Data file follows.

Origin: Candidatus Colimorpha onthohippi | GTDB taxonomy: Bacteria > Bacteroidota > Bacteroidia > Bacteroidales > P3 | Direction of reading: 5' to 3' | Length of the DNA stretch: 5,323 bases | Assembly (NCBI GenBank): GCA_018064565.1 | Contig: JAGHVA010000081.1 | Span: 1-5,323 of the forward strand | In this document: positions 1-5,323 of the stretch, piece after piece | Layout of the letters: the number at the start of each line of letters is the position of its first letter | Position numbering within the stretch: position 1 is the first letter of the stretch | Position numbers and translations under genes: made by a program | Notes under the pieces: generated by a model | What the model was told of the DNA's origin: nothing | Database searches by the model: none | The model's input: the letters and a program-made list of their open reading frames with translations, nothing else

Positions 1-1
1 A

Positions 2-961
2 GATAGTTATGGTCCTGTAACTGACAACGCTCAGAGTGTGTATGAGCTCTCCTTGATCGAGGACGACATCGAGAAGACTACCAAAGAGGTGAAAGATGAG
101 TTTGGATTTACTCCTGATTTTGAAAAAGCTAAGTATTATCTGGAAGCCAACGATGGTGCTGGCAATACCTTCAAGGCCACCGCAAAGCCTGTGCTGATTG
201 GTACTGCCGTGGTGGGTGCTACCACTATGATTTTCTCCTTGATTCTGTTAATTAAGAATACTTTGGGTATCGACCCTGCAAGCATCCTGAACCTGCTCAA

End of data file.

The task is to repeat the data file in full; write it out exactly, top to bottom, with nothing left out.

Origin: Candidatus Colimorpha onthohippi | GTDB taxonomy: Bacteria > Bacteroidota > Bacteroidia > Bacteroidales > P3 | Direction of reading: 5' to 3' | Length of the DNA stretch: 5,323 bases | Assembly (NCBI GenBank): GCA_018064565.1 | Contig: JAGHVA010000081.1 | Span: 1-5,323 of the forward strand | In this document: positions 1-5,323 of the stretch, piece after piece | Layout of the letters: the number at the start of each line of letters is the position of its first letter | Position numbering within the stretch: position 1 is the first letter of the stretch | Position numbers and translations under genes: made by a program | Notes under the pieces: generated by a model | What the model was told of the DNA's origin: nothing | Database searches by the model: none | The model's input: the letters and a program-made list of their open reading frames with translations, nothing else

Positions 1-1
1 A

Positions 2-961
2 GATAGTTATGGTCCTGTAACTGACAACGCTCAGAGTGTGTATGAGCTCTCCTTGATCGAGGACGACATCGAGAAGACTACCAAAGAGGTGAAAGATGAG
101 TTTGGATTTACTCCTGATTTTGAAAAAGCTAAGTATTATCTGGAAGCCAACGATGGTGCTGGCAATACCTTCAAGGCCACCGCAAAGCCTGTGCTGATTG
201 GTACTGCCGTGGTGGGTGCTACCACTATGATTTTCTCCTTGATTCTGTTAATTAAGAATACTTTGGGTATCGACCCTGCAAGCATCCTGAACCTGCTCAA